District of Schlawe i. Pom.

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The district of Schlawe , until 1939 the district of Schlawe , was a Prussian district in Western Pomerania until 1945 . Its district capital was the city of Schlawe . The former district area is now largely in the Powiats Koszaliński (Köslin) and Sławieński (Schlawe) in the Polish West Pomeranian Voivodeship .


The Schlawe-Pollnow district in the 18th century
The district area 1905

In Western Pomerania, which had belonged to Brandenburg-Prussia since 1648 , a district reform was carried out in 1724. The number of counties and associated district administrators was noticeably reduced in order to lessen the strong territorial fragmentation that had arisen as a result of the complicated aristocratic estates in Western Pomerania. The already existing district of Schlawe was merged with the Pollnowschen district into one district with effect from January 1, 1725, which in the following period was usually called the Schlawe-Pollnower district . The Pollnowsche Kreis consisted of the possessions of the Pollnower branch of Glasenapps and included the town of Pollnow and its surroundings. The combined district included the cities of Pollnow , Rügenwalde , Schlawe and Zanow , the royal office of Rügenwalde and a large number of noble villages and estates . The district bordered the Baltic Sea in the north, the Stolp district in the east, the Rummelsburg district in the south and the Fürstenthum Cammin district in the west .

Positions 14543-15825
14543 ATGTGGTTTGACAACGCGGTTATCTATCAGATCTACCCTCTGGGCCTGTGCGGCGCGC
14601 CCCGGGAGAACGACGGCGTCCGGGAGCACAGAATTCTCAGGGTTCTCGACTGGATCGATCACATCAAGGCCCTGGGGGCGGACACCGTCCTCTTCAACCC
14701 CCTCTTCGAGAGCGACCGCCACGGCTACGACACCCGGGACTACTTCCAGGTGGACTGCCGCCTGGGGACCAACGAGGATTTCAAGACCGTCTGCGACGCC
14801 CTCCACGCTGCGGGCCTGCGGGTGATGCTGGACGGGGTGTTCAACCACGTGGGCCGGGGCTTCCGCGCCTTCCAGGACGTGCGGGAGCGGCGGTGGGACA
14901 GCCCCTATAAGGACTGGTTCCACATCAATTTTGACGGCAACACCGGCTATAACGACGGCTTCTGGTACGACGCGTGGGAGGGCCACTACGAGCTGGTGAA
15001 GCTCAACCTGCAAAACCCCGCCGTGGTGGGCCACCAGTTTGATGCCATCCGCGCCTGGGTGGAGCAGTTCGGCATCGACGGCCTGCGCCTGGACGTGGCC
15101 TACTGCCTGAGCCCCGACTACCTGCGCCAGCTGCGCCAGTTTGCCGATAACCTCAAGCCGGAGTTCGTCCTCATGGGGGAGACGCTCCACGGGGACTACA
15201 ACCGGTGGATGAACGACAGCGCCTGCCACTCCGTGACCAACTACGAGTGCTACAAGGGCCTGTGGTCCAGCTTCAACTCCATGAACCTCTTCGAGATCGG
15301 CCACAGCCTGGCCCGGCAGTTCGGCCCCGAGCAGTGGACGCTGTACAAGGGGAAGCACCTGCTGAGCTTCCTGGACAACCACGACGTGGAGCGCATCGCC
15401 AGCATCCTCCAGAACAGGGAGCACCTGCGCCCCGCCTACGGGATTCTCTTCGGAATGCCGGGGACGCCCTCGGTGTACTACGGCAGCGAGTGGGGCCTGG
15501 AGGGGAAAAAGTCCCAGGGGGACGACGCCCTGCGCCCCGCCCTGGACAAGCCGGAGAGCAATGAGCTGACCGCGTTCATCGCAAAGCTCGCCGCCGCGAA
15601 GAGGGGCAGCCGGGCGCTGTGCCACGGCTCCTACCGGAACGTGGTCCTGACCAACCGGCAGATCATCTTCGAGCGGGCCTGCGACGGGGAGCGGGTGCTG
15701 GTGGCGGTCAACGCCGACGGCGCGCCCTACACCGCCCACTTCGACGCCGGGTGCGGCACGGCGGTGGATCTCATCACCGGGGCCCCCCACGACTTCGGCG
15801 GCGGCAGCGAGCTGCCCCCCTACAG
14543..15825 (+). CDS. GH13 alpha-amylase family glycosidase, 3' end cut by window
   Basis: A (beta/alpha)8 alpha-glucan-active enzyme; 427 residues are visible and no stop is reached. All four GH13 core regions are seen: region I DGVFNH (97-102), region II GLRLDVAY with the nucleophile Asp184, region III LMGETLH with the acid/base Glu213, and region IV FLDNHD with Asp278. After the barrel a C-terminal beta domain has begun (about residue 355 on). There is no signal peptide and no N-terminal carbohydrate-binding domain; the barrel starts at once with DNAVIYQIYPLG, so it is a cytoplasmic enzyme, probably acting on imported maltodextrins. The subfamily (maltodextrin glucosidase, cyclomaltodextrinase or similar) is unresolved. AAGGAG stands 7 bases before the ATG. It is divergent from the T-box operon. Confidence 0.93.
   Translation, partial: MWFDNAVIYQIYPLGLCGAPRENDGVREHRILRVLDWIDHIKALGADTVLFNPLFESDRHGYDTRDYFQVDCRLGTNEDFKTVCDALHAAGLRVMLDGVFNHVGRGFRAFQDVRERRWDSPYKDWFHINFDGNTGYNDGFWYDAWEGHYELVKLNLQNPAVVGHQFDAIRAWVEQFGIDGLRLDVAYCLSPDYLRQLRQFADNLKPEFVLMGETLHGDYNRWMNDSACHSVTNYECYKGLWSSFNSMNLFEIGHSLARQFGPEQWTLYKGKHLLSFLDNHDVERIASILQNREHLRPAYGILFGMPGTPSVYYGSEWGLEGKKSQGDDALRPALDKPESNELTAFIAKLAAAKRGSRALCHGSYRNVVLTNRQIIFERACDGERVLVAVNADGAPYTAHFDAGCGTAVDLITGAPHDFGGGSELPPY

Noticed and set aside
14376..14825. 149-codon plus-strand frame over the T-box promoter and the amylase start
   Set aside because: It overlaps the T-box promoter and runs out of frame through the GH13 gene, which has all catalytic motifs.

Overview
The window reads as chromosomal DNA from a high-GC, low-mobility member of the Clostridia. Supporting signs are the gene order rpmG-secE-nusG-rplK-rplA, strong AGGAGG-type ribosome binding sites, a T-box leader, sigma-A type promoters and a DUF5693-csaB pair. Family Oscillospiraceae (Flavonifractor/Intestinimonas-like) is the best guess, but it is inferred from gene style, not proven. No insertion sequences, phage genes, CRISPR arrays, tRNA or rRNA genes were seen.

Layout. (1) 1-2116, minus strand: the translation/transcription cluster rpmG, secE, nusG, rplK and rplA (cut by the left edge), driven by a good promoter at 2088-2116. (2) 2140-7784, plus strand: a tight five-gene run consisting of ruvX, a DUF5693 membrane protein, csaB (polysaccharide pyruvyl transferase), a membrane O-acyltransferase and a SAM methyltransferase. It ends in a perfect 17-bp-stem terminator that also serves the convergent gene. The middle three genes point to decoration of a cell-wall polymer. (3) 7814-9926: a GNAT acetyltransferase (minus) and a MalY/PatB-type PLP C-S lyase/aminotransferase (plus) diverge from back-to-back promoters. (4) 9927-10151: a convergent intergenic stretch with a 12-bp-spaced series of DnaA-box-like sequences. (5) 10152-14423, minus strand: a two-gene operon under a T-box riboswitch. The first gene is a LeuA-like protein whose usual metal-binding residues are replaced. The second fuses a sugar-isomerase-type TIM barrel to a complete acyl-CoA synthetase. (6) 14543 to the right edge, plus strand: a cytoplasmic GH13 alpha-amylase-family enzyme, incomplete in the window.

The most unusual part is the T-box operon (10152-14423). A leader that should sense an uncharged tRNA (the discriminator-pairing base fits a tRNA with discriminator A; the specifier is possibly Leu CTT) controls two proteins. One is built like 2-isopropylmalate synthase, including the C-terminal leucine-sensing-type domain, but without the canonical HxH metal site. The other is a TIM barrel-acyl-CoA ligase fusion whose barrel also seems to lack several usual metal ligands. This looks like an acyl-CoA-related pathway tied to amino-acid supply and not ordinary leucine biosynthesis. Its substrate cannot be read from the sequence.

As a result of the Prussian provincial authorities ordinance of April 30, 1815, the district became part of the Köslin government district in the Pomerania province . During the Pomeranian district reform of 1818, the demarcation of the district, which was now only referred to as the Schlawe district , was not changed.

Since July 1, 1867, the Schlawe district belonged to the North German Confederation and from January 1, 1871 to the German Empire . In 1871, four towns, 138 rural communities and 100 manor districts belonged to the Schlawe district .

On August 10, 1876, the following changes to the county boundaries took place in order to abolish several enclaves:

  • The rural communities of Dünnow , Lindow , Muddel and Saleske as well as the manor districts of Dünnow, Lindow, Muddel and Saleske were reclassified from the district of Schlawe to the district of Stolp .
  • The rural communities of Görshagen , Marsow , Schlackow and Vietzke and the estate districts of Görshagen, Marsow, Schlackow and Vietzke were reclassified from the Stolp district to the Schlawe district.
  • The rural community of Jannewitz and the manor district of Jannewitz were reclassified from the Rummelsburg district to the Schlawe district.

On March 28, 1878, the rural communities Beßwitz , Varzin , Wendisch Puddiger and Wussow as well as the manor districts Beßwitz, Misdow B., Techlipp , Varzin and Wendisch Puddiger from the Schlawe district to the Rummelsburg district.

On September 30, 1929, as in the rest of the Free State of Prussia, a regional reform took place in the district of Schlawe, in which almost all independent manor districts were dissolved and assigned to neighboring rural communities. At that time the name Schlawe i. Pom. common.